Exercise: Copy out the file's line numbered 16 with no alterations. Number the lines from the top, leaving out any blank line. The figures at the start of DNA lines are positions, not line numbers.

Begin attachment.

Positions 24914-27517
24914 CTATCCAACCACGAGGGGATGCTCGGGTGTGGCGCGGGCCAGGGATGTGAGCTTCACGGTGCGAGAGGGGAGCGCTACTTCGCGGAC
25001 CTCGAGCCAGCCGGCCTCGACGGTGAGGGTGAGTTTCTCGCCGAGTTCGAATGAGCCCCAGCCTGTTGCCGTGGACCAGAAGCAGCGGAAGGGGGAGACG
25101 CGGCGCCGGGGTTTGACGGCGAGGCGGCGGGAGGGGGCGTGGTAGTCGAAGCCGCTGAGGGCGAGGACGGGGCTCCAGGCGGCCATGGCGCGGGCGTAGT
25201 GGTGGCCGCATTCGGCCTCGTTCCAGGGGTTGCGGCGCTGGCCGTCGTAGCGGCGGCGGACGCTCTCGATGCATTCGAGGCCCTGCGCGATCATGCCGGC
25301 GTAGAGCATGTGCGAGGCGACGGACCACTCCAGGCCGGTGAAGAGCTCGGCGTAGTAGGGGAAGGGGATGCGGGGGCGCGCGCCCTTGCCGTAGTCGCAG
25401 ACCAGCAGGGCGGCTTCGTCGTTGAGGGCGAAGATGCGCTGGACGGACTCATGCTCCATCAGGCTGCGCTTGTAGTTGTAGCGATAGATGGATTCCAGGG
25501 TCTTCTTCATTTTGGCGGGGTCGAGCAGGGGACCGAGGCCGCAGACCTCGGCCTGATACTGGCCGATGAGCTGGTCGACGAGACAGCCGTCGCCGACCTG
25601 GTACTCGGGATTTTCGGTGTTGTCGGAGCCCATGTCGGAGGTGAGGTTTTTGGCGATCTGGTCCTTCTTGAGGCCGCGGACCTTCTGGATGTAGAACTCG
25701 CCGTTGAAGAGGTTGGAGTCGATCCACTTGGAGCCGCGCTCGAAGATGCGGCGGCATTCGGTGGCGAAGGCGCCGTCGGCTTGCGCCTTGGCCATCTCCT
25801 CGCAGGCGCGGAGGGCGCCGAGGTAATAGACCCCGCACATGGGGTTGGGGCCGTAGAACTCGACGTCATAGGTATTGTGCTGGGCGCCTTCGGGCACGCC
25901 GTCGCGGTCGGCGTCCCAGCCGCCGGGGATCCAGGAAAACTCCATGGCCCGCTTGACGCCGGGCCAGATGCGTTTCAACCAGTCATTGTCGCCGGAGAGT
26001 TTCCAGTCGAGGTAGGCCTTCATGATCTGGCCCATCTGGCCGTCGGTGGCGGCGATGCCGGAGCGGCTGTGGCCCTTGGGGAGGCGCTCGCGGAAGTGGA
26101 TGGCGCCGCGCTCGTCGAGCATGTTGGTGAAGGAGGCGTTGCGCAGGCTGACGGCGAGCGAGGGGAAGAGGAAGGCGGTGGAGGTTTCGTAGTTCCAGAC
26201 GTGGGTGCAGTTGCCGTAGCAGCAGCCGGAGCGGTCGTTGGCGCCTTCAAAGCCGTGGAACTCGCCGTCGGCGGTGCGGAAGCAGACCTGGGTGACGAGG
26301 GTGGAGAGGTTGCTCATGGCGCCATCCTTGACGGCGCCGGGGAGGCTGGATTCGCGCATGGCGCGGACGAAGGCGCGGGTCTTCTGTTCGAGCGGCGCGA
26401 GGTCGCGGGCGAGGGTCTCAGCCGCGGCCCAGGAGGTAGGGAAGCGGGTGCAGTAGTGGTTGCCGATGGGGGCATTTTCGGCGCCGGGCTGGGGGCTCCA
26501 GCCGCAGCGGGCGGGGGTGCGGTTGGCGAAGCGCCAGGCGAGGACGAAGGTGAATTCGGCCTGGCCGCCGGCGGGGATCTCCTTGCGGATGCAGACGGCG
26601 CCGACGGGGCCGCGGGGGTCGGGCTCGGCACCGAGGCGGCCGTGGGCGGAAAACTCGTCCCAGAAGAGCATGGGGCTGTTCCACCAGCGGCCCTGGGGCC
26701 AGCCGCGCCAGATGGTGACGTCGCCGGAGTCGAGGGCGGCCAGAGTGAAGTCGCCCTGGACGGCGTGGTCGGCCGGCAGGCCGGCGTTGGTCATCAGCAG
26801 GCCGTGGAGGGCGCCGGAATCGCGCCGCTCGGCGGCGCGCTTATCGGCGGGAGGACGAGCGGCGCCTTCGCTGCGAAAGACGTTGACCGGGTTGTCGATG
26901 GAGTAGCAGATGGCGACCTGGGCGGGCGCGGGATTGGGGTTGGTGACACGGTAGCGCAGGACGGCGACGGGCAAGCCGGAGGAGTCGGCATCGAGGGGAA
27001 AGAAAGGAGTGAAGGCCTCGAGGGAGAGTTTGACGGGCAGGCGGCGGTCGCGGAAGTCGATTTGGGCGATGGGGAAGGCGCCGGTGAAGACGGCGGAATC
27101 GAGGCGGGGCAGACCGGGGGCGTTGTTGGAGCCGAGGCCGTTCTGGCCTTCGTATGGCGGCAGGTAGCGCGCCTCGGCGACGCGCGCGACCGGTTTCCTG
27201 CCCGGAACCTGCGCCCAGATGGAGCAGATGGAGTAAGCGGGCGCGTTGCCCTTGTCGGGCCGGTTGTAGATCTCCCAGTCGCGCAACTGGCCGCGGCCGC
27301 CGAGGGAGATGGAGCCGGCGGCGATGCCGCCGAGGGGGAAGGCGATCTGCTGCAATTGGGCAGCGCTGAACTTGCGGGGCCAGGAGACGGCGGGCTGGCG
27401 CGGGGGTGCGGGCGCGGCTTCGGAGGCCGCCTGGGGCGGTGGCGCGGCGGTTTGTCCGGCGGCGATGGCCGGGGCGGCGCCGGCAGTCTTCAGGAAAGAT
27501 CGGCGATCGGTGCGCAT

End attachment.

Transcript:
26301 GTGGAGAGGTTGCTCATGGCGCCATCCTTGACGGCGCCGGGGAGGCTGGATTCGCGCATGGCGCGGACGAAGGCGCGGGTCTTCTGTTCGAGCGGCGCGA